Director: Stanley Kubrick
Cast: Keir Dullea, Gary Lockwood, Douglas Rain, William Sylvester, and Star Child (who looks at us from the cosmos and judges us with his big, second-hand Dullea eyes)
Have I Seen it Before: Can one truly see this movie? Is it more important to experience it…? These are the questions I have now. The answer is, yes, it must be experienced. So there. One less question.
Did I Like It: Over the years, I have to come to appreciate the movie, but until now I don’t think I ever truly got it.
We are all Star Child.
Wait, wait. Come back. I’m going somewhere with this.
I’ve often felt that my own movie-watching experience has been wildly warped by never seeing a vast majority of films in the way they were intended to be viewed—on the largest screen possible, and with a crowd engaged in a shared experience. Indeed, until the wide availability of DVDs in the mid-90s, VHS probably ruined most movies before they had a chance to breathe. I first saw Blade Runner (1982) on a Blockbuster-rental cassette that had already lived past its usefulness before I pressed play, and I don’t think I’ve yet to properly appreciate the movie for what it is. Movies like Independence Day (1996) or Armageddon (1998) are especially vulnerable to showing their flaws when stripped down for presentation on a TV. Even Star Wars (1977) was a wildly different movie seeing it in the theater in its 1997 special edition than it was over dozens of times on tape.
When I first saw 2001 as a kid, I similarly didn’t get it. In fact, I kinda hated it. Nothing happens for long stretches of time, and that intermission? Give me a break. In those intervening years, I read the concurrently-developed novel by Arthur C. Clarke and gain at least a semblance of understanding as to what Kubrick was showing us. As I grow older still, I can appreciate that an array of special effects—that were then still in very much a beta-version back then—still hold up today.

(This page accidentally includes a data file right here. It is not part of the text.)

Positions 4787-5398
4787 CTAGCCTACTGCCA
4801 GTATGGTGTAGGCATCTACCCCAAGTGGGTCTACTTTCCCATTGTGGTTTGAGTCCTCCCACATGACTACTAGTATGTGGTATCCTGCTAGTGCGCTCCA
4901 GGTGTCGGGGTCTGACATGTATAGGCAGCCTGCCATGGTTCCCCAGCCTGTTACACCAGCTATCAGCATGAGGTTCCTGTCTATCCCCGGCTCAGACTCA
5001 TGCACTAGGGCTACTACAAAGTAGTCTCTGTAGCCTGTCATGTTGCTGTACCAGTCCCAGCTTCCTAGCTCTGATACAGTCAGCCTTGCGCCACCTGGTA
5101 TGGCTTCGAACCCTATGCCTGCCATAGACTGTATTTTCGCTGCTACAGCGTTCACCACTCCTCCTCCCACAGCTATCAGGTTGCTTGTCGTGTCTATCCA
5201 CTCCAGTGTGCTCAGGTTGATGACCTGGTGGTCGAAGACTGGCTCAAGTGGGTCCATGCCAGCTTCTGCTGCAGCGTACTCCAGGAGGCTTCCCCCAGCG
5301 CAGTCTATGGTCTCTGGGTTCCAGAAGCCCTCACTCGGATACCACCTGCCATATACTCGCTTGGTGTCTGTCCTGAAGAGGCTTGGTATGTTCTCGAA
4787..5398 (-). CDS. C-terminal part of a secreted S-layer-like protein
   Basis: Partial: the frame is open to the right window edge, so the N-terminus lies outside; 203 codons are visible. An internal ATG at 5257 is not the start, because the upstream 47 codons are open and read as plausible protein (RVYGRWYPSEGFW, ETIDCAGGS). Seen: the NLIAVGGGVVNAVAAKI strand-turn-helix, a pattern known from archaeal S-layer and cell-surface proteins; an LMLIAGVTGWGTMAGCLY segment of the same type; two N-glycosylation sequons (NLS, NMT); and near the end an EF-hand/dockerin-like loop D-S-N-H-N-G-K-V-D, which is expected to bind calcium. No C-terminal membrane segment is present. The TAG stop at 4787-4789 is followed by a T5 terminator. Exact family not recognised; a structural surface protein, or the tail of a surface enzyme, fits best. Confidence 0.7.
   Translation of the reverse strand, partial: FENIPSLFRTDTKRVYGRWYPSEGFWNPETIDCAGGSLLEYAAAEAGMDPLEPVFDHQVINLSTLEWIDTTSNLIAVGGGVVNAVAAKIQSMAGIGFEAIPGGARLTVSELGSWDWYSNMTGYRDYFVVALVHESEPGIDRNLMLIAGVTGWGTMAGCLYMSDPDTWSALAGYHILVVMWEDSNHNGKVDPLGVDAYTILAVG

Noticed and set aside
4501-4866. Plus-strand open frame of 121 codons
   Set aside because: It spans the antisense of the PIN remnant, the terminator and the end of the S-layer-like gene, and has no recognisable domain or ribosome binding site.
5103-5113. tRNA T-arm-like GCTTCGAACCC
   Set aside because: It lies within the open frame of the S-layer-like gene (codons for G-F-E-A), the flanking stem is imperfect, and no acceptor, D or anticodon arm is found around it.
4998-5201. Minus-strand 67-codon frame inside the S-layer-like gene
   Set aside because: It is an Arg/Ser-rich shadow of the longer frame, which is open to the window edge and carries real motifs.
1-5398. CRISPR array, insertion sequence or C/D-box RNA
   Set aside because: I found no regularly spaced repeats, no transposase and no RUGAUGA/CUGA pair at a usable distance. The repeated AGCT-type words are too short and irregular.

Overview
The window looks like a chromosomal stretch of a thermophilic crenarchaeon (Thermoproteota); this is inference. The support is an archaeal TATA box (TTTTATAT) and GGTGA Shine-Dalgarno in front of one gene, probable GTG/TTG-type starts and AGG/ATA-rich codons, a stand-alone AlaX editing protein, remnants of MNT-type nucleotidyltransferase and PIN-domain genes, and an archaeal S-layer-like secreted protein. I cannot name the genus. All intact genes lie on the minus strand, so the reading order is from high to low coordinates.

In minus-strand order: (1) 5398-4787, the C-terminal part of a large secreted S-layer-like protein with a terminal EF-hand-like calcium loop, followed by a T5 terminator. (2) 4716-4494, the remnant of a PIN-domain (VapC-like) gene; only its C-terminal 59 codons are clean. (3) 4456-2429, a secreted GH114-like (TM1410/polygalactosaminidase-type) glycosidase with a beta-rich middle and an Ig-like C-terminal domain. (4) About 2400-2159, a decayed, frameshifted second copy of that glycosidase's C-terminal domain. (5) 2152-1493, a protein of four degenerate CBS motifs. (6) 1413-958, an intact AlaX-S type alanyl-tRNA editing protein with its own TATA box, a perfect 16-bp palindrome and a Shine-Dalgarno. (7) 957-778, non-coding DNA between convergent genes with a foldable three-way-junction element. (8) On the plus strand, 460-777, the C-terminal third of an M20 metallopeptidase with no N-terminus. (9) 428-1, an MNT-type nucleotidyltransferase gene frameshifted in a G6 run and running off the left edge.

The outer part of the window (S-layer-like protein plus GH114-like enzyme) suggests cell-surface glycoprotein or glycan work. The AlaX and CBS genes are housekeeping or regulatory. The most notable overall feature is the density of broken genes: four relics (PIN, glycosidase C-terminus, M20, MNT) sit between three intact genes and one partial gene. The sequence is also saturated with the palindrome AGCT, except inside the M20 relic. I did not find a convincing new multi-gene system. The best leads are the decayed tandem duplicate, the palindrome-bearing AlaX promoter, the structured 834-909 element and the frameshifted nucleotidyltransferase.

But until the planets appeared to align in the opening titles, I became a believer. This movie was never meant to be merely watched, it was meant to be experienced. Everything has been a lame pretender to the intent of Kubrick and co.
The movie is far from boring, as is often the case of criticism leveled at it. It just hasn’t been experienced correctly. Even the intermission—maddening on spec for a not quite 2 1/2 hours in length—the glowing ethereal quality of the black screen didn’t indicate the absence of material, but instead (I shit you not) almost resembled a monolith.
Kubrick knew exactly what he was doing. That being said, he is a filmmaker in every sense of the word. He’s never been terribly interested in working as a dramatist; if he had, he would have eschewed movies for the stage. Thus, the few and far between scenes that involve people talking to one another are probably the least interesting. That’s okay, because there’s a good forty-five minutes (I think, I didn’t actually time the thing) before any human as we understand them speaks. By the time Dave Bowman (Kier Dullea approaches Jupiter and takes his trip beyond the infinite, I nearly had a panic attack form the breathtaking images presented to me in such a new fashion.
I’m a believer in this movie now, but it must be seen in the proper context.
If you happen to read this while the movie is still in its limited re-release, or if by some miracle you have the opportunity to see it in 70MM in one of the few venues equipped for such an exhibition, please go. Honestly, I don’t think you’ve really seen this movie yet, even if you’ve watched it a dozen times.
My only complaint? To this day, I don’t understand why Heywood Floyd (William Sylvester)—a reportedly experienced space traveller stares at the instructions for the zero-gravity toilet for what seems like an entire reel of film?Minor quibble. Do with it what you will.